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    FDA says tooth pain gels, sprays may carry health risk

    April 13, 2011

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    Washington – Pain relief sprays, gels and liquids containing benzocaine may pose serious health risks, the Food and Drug Administration warned April 7.

    These medications are sold over the counter to alleviate pain from a variety of sources, including teething and canker sores. They can lead to a rare but potentially fatal condition known as methemoglobinemia, in which the amount of oxygen carried through the bloodstream is significantly reduced.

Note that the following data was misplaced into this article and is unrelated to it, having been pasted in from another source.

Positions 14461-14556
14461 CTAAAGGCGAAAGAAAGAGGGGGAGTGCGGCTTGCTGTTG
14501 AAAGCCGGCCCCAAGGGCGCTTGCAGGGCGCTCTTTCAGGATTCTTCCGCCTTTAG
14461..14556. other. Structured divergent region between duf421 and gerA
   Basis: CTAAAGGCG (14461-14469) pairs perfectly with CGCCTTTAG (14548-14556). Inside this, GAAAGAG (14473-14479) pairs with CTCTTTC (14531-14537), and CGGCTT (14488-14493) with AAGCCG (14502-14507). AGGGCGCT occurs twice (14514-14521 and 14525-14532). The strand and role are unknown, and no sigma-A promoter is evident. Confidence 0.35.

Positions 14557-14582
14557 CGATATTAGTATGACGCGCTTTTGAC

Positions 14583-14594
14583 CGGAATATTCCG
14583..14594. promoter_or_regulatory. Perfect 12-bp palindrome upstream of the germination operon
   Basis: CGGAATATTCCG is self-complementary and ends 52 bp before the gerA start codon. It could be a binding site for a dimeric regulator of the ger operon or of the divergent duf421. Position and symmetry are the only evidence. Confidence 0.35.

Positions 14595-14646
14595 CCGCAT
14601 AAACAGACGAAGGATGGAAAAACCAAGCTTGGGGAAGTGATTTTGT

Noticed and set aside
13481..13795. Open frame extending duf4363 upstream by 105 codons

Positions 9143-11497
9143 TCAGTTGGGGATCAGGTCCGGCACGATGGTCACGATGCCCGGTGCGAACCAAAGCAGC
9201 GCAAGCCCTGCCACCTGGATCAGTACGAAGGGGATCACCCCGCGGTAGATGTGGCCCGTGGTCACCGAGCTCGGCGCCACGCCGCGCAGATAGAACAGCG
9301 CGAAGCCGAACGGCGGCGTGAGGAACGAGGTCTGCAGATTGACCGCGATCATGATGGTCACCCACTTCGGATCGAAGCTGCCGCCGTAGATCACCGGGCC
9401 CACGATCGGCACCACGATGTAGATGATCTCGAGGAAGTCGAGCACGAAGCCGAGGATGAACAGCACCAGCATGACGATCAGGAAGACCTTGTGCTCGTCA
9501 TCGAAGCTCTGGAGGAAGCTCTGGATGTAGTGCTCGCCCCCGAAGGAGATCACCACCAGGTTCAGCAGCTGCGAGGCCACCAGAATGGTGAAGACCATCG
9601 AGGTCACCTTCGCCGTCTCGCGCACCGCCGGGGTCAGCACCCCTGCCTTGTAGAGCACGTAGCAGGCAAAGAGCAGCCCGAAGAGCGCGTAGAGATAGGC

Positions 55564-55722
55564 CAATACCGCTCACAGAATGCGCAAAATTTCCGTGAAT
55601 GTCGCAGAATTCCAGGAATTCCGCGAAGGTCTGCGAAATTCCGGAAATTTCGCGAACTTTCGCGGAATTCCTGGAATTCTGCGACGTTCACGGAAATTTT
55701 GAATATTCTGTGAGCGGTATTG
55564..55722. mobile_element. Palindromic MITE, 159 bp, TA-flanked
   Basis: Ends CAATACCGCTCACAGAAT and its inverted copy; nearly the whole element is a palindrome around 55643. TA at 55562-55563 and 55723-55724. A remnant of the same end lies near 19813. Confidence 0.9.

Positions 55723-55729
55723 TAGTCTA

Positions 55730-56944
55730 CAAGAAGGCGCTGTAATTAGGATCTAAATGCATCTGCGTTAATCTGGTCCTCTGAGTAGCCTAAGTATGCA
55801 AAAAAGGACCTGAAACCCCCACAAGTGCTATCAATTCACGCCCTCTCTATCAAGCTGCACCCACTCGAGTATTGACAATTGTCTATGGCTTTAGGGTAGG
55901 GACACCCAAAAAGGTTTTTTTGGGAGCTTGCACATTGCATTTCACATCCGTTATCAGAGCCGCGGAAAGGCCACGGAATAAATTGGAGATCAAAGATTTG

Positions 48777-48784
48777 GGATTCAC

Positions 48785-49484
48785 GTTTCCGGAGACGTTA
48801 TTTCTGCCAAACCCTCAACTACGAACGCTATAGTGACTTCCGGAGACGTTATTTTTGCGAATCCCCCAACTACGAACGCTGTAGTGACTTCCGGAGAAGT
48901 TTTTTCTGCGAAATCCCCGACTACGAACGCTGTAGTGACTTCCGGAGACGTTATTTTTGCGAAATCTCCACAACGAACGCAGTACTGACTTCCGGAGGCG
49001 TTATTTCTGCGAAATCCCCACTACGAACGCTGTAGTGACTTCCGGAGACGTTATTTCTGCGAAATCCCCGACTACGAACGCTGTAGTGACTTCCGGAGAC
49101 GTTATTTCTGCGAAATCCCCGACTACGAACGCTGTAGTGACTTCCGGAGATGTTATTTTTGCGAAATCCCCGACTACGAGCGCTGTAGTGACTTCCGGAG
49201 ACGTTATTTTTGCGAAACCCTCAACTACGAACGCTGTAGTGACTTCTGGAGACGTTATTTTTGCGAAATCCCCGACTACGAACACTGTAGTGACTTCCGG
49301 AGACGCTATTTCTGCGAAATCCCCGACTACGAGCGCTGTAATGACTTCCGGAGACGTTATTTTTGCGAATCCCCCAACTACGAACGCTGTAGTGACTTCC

Signs of the condition typically appear within minutes or hours of applying the medication, and include pale, gray or blue-colored skin, lips and nail beds; headache; lightheadedness; shortness of breath; fatigue; and rapid heart rate. If symptoms are identified after benzocaine use, seek medical attention immediately.

    FDA recommends not using benzocaine products on children younger than 2, unless under the advice and supervision of a health care professional. Adult users should follow recommendations listed on the product label.

    FDA encourages consumers to report adverse effects associated with benzocaine or other products to the MedWatch Safety Information and Adverse Event Reporting Program. Reports can be submitted online or forms can be requested by calling (800) 332-1088.

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